Yellowstone National Park is one of the most incredible destinations in the world. You can read all about it in Lonely Planet Yellowstone & Grand Teton National Parks.
At about 3500sq miles and with diverse plants and animals, bugs make a good part of the park’s wildlife. One quality of such outdoors is the sound of various bugs as they buzz about in the park. While hearing them is cool, getting their stings and bites is a different experience.
Do you need bug spray in Yellowstone National Park? It is recommended to use Bug spray in Yellowstone National Park to keep away mosquitoes and other bugs. The bugs include ticks, biting flies, bees, wasps, and ants that bite and sting. Bug spray covers your body scent and repels bugs to keep them from finding your skin.
In this article, I have described in detail the bugs in Yellowstone National park. I have also explained why you need bug spray in the park. Lastly, I have shared tips that will help you to avoid attracting bugs.
Are There Mosquitoes in Yellowstone National Park?
There are mosquitoes in Yellowstone National Park, especially near the lakes, rivers, and streams. Their activity peaks in the dark hour from evening to dawn. The number of mosquitoes in many parts of the park increases in May and June. This is due to an increase in stagnant water in the park brought by snowmelt.
Mosquitoes need water in which to lay eggs. Also, they do better in warm and humid weather. This is why mosquitoes in Yellowstone National park thrive in spring and summer. First, the temperature is warmer. Next, the warmth leads to the melting of snow, which flows down, hence creating breeding areas.
Mosquitoes also lay eggs in soil depressions where water may collect. The eggs can survive for years waiting for water to hatch.
Fun Fact: Did you know that a female mosquito continues to lay eggs for the rest of its life after mating only once? It can lay up to 500 hundred eggs in a single brood and continue to produce as many as ten broods.
Something else that a female mosquito needs in order to breed are blood. This is why mosquitoes bite. Unfortunately, as they bite, mosquitoes can transmit diseases. Examples include West Nile Virus, Zika virus, Dengue fever, and chikungunya.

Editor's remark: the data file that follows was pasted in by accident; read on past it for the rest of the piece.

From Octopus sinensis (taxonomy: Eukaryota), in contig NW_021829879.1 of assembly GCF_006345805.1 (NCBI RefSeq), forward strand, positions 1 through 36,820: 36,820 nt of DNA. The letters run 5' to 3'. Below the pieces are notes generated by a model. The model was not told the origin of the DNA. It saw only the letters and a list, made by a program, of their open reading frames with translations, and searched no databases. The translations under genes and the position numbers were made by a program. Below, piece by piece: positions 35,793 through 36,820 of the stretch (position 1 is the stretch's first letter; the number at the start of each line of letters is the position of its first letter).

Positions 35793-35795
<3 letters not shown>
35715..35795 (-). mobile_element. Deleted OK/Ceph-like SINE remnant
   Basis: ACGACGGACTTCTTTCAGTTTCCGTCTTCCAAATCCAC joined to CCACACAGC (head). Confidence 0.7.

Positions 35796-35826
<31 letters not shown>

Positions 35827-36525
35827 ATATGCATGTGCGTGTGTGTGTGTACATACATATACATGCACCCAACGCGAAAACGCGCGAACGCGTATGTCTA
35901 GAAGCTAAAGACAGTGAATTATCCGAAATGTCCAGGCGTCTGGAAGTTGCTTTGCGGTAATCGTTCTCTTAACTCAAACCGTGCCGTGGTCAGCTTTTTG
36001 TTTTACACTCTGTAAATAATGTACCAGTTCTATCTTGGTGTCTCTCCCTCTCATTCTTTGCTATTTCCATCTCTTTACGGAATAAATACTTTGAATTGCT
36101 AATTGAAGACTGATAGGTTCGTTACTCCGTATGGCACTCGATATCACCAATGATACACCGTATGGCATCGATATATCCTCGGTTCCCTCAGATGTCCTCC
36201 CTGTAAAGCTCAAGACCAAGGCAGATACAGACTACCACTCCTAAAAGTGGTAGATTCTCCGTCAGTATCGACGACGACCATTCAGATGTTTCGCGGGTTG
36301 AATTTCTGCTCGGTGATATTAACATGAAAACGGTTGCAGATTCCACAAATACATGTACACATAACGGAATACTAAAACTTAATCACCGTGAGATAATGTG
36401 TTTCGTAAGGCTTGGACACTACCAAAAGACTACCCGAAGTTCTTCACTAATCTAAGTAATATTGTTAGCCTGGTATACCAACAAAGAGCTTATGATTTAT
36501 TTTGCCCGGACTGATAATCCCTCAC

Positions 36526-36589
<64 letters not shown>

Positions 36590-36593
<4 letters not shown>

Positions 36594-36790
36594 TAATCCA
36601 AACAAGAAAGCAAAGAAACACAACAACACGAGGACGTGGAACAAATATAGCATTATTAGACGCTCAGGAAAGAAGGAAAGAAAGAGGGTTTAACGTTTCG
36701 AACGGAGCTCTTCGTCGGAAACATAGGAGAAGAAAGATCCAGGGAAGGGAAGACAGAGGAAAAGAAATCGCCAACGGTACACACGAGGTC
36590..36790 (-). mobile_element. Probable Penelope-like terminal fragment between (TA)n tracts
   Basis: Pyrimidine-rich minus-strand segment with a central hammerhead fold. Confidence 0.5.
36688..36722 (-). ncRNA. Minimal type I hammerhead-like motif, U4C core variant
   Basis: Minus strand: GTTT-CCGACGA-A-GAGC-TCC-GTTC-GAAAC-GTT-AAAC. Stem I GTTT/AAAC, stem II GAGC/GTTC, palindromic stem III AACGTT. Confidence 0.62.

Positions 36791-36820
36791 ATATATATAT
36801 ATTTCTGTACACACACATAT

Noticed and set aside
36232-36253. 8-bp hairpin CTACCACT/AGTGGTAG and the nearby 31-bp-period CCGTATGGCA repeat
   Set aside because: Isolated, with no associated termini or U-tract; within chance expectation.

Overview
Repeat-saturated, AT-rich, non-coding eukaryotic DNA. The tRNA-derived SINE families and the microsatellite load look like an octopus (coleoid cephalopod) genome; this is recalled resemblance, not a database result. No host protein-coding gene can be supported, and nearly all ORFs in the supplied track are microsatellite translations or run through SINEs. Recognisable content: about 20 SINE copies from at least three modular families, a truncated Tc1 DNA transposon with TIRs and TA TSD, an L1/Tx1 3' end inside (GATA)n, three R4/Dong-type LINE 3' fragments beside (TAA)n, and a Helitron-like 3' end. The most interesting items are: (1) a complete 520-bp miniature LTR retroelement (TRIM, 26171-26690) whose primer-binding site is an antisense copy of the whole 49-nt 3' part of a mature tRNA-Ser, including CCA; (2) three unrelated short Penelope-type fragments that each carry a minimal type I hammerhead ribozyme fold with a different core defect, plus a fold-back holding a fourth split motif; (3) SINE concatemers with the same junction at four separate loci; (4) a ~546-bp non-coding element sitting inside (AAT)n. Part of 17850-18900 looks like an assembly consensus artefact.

Are There Bugs in Yellowstone National Park?
According to Yellowstone Science, mosquitoes and other insects such as flies and ticks that inhabit Yellowstone. The bugs feed on blood, which they get by biting their hosts, including humans. Wasps, bees, sawflies, and ants are also present, but they only sting when you provoke them.
I have given details of each of these bugs below:
Are there flies that bite in Yellowstone?
There are various species of flies that bite in the park. Examples include horse flies, deer flies, snipe flies, horn flies, and stable flies. The most common ones are horse flies and deer flies.
Biting flies don’t usually transmit diseases. Yet, their bites are painful and can trigger allergic reactions in some people. Rarely, though, deer flies cause a bacterial infection called tularemia or ‘rabbit fever.’
In Yellowstone, deer flies and horse flies are common in damp places and forested areas. The females are the biters as they feed on blood and need it to lay eggs. The flies do well in warm weather, so they increase in summer (June-August).
Horse flies and deer flies are most active between 10 a.m. and 4 p.m.
Besides heat, they follow movement, carbon dioxide, and shiny surfaces.
Are there ticks in Yellowstone?
There are various types of ticks in Yellowstone. The most common types are the winter tick and the Rocky Mountain wood tick.
The winter tick attacks large animals such as moose, elk, and bison but not humans. The Rocky Mountain wood tick gets on your clothes or skin, bite, and remain attached to your skin until you remove it.
The Rocky Mountain wood ticks pass diseases such as tularemia, and Rocky Mountain spotted fever. In Yellowstone, these ticks are active from mid-April to mid-May.
You are likely to encounter them in meadows. Examples in Yellowstone include Sentinel Meadow, Firehole Meadow, and Imperial meadow. They are also common in areas with bushes and grass within the park.
Bees, Wasps, Sawflies, and Ants
The bugs in Yellowstone National Park include a variety of bees, wasps, sawflies, and ants. They are all classified into the order of Hymenoptera.
Out of these, sawflies pose no harm to humans as they don’t sting. For this reason, they have earned the name stingless wasps.